Old-looking concrete is quickly becoming all the rage in the trendier landscaping circles. Landscape architects such as San Francisco-based Richard William Wogisch see old concrete as an environmental and esthetically-pleasing alternative to new construction. Whatever your uses for old concrete, the good news is that it is relatively easy to make brand new concrete look old--and it takes almost no artistic talent.
Put your concrete piece in a place with good drainage and where it can be reached by a garden hose.
Put on protective clothing, heavy gloves, eye protection and a breathing mask.
Pour a quantity of hydrochloric acid into a glass dish. Do not breathe the fumes even with a breathing mask in place. Use a paint brush to brush the acid onto the concrete.
Allow the acid to sit for 20 to 30 minutes. Hose it off thoroughly with garden hose. Do not get acid/water on your clothing if possible.
Inspect your concrete. If the acid has not etched it sufficiently for your needs, apply a second coat of acid and wash it off thoroughly after 10 minutes.
Thin the rust-colored cement stain (available at most hardware stores) with water. Use a clean paint brush to streak the stain onto your acid-etched concrete in patterns that are pleasing to you. Start with just a light coating and allow to dry before adding additional stain.
Things You Will Need
- 1 gallon or more of hydrochloric acid
- [Sulfuric acid and salt]
- Paint brushes
- Rust-colored concrete stain
- Thick gloves
- Old shoes
- Heavy clothing
- Eye protection
- Breathing mask
- Hose the acid off of your concrete thoroughly. Try not to get any of the acid/water mixture on your shoes or clothing.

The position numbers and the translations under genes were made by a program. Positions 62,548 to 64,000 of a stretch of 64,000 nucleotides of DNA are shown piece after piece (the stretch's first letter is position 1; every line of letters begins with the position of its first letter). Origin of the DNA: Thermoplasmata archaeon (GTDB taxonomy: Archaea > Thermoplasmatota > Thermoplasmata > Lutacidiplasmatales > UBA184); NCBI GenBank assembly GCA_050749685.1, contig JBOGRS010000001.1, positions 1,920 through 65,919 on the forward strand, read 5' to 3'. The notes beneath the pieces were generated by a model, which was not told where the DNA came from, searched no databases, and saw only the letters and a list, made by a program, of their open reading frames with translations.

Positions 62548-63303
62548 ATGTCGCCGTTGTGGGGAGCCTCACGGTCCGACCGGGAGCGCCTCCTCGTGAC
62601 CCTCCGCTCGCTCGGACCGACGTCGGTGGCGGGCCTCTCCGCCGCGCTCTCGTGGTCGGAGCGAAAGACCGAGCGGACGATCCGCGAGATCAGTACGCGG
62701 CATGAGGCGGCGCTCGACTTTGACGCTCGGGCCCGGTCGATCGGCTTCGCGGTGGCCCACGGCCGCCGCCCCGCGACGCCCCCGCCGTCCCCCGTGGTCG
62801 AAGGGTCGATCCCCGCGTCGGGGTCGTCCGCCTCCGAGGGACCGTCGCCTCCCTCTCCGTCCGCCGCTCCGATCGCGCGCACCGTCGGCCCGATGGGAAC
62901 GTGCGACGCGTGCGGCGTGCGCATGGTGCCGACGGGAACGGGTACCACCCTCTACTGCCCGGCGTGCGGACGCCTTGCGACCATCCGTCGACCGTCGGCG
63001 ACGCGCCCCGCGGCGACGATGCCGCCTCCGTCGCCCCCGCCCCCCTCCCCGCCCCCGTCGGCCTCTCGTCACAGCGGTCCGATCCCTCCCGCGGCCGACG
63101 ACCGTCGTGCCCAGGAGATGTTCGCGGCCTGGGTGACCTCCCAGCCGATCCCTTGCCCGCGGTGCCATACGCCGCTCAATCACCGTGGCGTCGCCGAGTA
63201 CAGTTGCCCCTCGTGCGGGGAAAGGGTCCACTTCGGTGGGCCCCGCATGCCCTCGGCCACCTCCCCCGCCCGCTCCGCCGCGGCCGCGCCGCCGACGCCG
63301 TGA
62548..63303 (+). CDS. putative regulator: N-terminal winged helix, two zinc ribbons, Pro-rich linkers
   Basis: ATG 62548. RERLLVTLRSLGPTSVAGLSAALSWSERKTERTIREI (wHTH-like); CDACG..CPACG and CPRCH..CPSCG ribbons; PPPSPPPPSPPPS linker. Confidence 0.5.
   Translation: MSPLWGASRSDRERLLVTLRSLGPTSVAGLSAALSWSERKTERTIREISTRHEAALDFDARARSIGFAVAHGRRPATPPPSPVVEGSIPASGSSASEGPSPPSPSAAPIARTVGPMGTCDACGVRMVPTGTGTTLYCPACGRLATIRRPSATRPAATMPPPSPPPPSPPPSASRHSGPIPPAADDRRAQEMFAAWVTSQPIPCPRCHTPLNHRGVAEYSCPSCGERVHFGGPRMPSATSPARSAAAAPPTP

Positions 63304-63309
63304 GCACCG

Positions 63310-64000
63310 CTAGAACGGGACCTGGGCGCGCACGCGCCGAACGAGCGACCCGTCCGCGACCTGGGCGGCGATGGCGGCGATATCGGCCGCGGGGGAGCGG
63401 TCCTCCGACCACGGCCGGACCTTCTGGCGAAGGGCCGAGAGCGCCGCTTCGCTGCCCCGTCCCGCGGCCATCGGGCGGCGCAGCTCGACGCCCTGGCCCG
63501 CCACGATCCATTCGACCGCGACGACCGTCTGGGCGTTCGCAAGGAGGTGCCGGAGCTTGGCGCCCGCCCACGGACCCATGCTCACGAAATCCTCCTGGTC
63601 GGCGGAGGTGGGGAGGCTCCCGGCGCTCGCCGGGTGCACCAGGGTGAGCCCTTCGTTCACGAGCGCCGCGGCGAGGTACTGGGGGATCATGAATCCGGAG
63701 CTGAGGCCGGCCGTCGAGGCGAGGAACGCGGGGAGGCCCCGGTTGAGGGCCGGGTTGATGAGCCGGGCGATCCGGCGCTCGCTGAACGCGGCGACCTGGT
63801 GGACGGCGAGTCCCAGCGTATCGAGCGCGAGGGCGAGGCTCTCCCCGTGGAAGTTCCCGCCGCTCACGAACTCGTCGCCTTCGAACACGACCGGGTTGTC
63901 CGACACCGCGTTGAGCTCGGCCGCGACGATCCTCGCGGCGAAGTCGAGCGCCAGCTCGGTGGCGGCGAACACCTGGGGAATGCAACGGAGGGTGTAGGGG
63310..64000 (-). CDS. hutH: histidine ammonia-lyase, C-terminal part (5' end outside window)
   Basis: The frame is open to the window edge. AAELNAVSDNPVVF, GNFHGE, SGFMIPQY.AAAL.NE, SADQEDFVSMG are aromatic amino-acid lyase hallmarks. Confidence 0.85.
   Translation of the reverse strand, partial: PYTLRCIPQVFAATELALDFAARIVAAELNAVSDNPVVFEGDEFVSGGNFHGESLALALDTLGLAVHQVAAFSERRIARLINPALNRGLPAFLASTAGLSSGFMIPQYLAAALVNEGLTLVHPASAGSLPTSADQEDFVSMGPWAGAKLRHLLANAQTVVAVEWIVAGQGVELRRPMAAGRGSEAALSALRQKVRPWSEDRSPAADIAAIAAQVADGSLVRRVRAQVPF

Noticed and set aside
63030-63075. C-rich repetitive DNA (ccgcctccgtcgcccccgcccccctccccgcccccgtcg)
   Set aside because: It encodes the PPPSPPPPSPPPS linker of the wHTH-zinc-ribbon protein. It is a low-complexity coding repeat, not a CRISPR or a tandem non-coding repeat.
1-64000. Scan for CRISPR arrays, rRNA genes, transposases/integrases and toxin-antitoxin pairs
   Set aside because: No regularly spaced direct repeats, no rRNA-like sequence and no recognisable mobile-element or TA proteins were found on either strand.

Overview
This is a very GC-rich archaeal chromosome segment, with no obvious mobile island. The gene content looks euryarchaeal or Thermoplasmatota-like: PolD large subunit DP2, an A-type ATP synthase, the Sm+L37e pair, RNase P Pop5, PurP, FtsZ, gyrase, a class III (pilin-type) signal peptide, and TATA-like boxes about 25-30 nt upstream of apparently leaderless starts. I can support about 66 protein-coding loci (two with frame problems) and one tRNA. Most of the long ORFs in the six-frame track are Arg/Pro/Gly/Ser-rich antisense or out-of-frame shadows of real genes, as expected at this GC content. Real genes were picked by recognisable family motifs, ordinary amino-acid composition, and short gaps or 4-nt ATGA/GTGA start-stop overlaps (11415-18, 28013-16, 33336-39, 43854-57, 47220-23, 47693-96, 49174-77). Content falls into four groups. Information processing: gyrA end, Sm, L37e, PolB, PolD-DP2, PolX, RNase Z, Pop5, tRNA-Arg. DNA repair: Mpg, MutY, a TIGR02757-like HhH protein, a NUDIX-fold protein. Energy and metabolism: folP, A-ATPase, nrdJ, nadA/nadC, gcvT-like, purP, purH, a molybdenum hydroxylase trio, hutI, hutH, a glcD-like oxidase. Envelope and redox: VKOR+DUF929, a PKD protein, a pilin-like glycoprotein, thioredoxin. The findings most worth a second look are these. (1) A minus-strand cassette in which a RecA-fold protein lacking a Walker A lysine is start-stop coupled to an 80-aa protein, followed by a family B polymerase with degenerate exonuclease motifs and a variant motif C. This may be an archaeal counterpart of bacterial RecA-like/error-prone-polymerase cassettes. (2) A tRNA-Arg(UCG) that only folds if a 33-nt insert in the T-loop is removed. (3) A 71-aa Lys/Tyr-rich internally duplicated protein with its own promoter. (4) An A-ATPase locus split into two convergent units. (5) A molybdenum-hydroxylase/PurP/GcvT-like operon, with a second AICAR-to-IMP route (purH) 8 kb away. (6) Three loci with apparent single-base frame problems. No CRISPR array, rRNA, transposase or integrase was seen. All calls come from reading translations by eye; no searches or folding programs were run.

- The addition of "rust stains" is not mandatory. Other colored stains may be used, or simply rubbing the acid-etched concrete with a wet mud and then washing it off may be sufficient for that "aged" look.
- NOTE: If hydrochloric acid is not available in your area, sulfuric acid (swimming pool acid) may be substituted. Simply add 1 cup of salt to 1 gallon of sulfuric acid and stir carefully with a wooden spoon.
- Do NOT touch hydrochloric or sulfuric acid with any part of your body.
- No NOT allow acids to come in contact with clothing (they will eat holes in clothing rather quickly).
- Do NOT breath acid fumes even through a breathing mask.
- Always wear eye protection. If acid gets into eyes or mouth wash with plenty of water and call poison control immediately.
- Make Refractory Concrete
- Disinfect Concrete
- Repaint a Concrete Patio
- Clean Stamped Concrete
- Remove Semi-Transparent Concrete Stains
- fix discolored concrete (Eco-friendly)
- Pour Exposed Aggregate Concrete
- Remove Hearth Concrete Stains
- Create a Rock Salt Finish on Concrete
- Repair Cracks in a Concrete Birdbath
- Paint Concrete Urns
- Clean Concrete Walls